Why there is unlikely to be an 'Arab Spring' in Zimbabwe

Jul 26, 2011

There have been recent violent anti-government protests in Uganda, Senegal and Malawi over issues that affect Zimbabweans every bit as much. What are the chances of similar protests in Zimbabwe?

The chances of them are very slim.

The lazy analyst's reason that has been often trotted out in recent years is 'Zimbabweans are docile, peace-loving and scared.' But if a few months ago you had visited the capitals of any of the three countries that have recently erupted in anger at their rulers, you would have heard much the same thing said by many of their citizens about themselves.

The demonstrations were largely spontaneous, with the fragmented opposition leaders of all three countries following behind rather than leading them. In all three countries, the causes of the unhappiness is the same as just about everywhere else in Africa: rising cost of living, widespread joblessness, frequent and prolonged power cuts, arrogant and unresponsive governments, and so on and so forth.

Some key reasons Zimbabwe is unlikely to see a spontaneous uprising similar to those in Malawi, Senegal and Uganda:

Zimbabwe hit economic bottom in 2007/2008 and has been on a relative upward swing since then. That bottom, including hyperinflation in the millions of percent, was briefly far worse than any of these other countries are experiencing at the moment. So even though in absolute terms the economic hardships in Zimbabwe may be similar to those in these and other countries, when Zimbabweans compare where they are today with where they were three years ago, there is an objective, measurable and vast improvement. All these other countries are arguably on a downward trend in man-on-the-street terms.

The recovery of Zimbabwe's cotton and tobacco sectors, while affecting the relatively few people directly involved, sends a positive subliminal message that for those who are willing to apply themselves, self-help opportunities are opening up. In all the three other countries, there is at the moment more hopelessness than hopefulness about the immediate future.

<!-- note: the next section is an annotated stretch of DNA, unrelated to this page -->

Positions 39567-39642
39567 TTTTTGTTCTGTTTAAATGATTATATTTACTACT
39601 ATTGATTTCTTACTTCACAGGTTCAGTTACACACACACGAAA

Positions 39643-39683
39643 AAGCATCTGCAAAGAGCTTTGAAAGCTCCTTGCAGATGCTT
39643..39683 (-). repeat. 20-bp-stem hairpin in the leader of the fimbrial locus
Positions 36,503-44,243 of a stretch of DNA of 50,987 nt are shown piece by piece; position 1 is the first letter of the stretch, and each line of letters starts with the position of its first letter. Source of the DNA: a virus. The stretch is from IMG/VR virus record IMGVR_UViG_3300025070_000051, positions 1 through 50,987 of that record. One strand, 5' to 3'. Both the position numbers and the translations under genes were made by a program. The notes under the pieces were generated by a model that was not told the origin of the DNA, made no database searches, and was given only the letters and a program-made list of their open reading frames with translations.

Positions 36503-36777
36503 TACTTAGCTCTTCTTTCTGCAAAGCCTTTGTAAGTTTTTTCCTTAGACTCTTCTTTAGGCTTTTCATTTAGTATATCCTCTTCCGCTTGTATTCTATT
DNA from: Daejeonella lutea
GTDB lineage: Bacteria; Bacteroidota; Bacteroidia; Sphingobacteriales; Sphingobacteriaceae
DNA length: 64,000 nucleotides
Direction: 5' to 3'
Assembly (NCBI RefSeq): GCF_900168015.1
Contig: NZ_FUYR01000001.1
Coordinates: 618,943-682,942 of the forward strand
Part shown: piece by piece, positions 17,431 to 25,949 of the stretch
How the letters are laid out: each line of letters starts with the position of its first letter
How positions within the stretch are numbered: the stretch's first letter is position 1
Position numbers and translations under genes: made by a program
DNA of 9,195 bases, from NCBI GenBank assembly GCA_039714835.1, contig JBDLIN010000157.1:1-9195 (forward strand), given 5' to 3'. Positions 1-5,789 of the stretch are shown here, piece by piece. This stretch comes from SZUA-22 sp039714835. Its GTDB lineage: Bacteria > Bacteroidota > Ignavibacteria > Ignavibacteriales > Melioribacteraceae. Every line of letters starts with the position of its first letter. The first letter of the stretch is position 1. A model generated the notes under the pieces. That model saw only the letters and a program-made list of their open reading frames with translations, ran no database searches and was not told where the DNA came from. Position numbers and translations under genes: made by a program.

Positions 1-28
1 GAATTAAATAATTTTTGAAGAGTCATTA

Gallup, the American polling company, has been trying to keep track of Zimbabweans' sentiments about their country over recent years. Not surprisingly, Zimbabweans felt bleakest about their country and its prospects between 2006 and 2008.

Gallup's most recent poll shows that in 2011 there has been a noticeable increase in the number of Zimbabweans who express satisfaction with their lives and are hopeful for the future.

This is all very simplistic and obviously nowhere near exhaustive. It is also true that Zimbabwe is now moving up from the very low base to which it plunged between 2006 and 2008. The economic problems remain severe, and not everyone is gung-ho about the economy. The country's politics remain messy and could yet reverse the nascent recovery. But there is no escaping that relative to three years ago, there is really no way to deny that Zimbabwe today is a far better off place in most respects.

Political factors like the special ruthlessness for which the Mugabe government is known have not been factored in here as a reason to discourage a peoples' uprising, although that reason lurks in the background.. Of the three countries mentioned here that have recently been in turmoil, with the possible exception of Yoweri Museveni's in Uganda, none have the strong arm reputation of Mugabe's, although the differences may be a matter of degree.

Despite the military's recent sabre-rattling against the MDC part of the coalition government, the overall political/economic 'normalization' of things since 2008 has defused overall tension to where that ruthlessness of the Mugabe regime does not really need to be deployed or obviously used as a club to threaten people against expressing dissent. That could quickly change in the run up to the next election, and some would say it already is changing, with more reports of voter intimidation, especially in the rural areas. (All the uprisings in the three countries were mostly if not exclusively urban phenomena.)

Despite clear persecution of the MDC party by the ZANU-PF aligned security portions of the government, the clear acceptance of the MDC asa substantial political counter-balancing force to ZANU-PF has now been well-established. There are no more illusions about it being a flash-in-the-pan that can be written off. This kind of entrenched multi-partysm is fairly new to Zimbabwe, and serves as a useful, if curtailed blow-off valve for political expression. It adds to stability, despite the rancor between the two main parties, by giving an organized conduit by which people can express dissent with the effective ruling authority.

Grumbling, protests and tense electioneering can all be expected, but it is unlikely that the kind of explosions surprisingly seen in these other countries will take place. In a nutshell, in relative terms Zimbabwe is moving up while many other African countries are beginning to experience problems of a nature and of a severity that Zimbabwe has just left behind.


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